the prestige and the future of an order
w hich has been and yet may be an in
strumentality for good.
A Question WI1W-I1 Thoughtful and I'll
lantlironle riom Hate Studied A
Field for I'rac-tlc-al lleiievolenee I'lilt
adelplila'a Model toffee lloune.
We were asked yesterday wny we did
not say more about the strike, and take
the offensive against the strikers. All
we have to say is we wrote our opinion
at the beginning of the strike, and have
nothing new to say. "We have consider
ed the strike ended for the past two
weeks, and the raising of he boycott
yesterday in Chicago convices us more
than cyer that the Brotherhood is left
out in the cold. And to keep pounding
away on the same subject eyery day and
nothing new to sty about it becomes mo
notonous, and just keeps things agitatet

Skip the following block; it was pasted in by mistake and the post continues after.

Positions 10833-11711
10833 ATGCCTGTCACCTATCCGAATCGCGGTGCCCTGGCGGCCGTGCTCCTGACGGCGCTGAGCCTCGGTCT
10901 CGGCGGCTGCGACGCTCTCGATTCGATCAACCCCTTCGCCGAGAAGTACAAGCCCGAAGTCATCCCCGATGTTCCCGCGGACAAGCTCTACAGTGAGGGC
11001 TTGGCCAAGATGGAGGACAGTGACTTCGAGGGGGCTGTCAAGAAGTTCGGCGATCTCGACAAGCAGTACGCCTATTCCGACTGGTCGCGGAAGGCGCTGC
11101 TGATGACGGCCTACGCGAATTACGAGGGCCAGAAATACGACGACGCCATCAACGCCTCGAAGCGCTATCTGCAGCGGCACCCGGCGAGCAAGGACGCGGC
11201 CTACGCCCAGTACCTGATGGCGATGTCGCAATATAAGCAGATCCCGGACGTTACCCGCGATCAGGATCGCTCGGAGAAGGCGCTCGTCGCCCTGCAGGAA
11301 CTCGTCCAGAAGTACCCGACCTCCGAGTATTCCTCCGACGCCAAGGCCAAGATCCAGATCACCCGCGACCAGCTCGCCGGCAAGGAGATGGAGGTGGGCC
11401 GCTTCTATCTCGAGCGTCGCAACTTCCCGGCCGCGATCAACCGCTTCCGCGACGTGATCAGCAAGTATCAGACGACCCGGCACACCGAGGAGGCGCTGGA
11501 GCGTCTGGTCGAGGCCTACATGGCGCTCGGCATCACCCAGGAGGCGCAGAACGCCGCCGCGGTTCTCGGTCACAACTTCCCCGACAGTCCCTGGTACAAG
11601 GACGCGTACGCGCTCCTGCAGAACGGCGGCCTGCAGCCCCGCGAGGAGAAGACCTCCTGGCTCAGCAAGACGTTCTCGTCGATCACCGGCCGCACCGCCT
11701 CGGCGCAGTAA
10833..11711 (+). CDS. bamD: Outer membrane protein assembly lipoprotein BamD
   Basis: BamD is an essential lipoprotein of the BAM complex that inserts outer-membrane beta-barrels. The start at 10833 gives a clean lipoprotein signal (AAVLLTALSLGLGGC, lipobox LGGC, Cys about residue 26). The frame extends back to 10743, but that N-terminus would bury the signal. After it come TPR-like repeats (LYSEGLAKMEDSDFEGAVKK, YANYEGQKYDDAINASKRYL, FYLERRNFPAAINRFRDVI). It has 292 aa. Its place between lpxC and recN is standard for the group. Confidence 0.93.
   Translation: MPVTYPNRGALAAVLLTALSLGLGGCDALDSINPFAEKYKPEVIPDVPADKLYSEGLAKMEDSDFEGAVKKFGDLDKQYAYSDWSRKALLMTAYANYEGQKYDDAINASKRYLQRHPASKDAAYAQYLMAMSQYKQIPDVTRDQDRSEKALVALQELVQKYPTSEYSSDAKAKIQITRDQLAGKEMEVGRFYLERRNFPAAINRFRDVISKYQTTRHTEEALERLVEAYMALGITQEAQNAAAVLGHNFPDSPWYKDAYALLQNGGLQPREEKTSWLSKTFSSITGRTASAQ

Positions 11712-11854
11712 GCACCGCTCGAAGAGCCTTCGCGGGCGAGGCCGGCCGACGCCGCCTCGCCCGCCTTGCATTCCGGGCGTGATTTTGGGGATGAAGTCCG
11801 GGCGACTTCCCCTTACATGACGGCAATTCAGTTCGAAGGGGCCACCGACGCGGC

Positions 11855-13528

where as if lot alone it soon dies out of
its own free will.
The threatened strike of switchmen on
the lines connecting with the Burlington
road indicates that it may yit becme
necessary for the railway companies of
the west in general to make a fight in
defense of their right to do business ac
cording to law, notwithstanding the de
mauds of their employes that they shall
haul only such cars as are painted in
given colors or received from certain
sources. Of course the ultimate result
of such a coutest must be in favor of the
railroads ; and it is lamentable that
class of laborers who have every reason
to be satisfied with their condition seem
to think that they can better it by throw
ing themselves out of employment on
pretexts which an intelligent public can
not possibly indorse. Globe-Democrat,
A stMMEK hotel planted onthe shift
ing sands of the seashore is liable to meet
with the fate foretold in scripture, unless
when the ocean's ravages become loo
threatened some way of escaping from
theui is conceived and put in practice.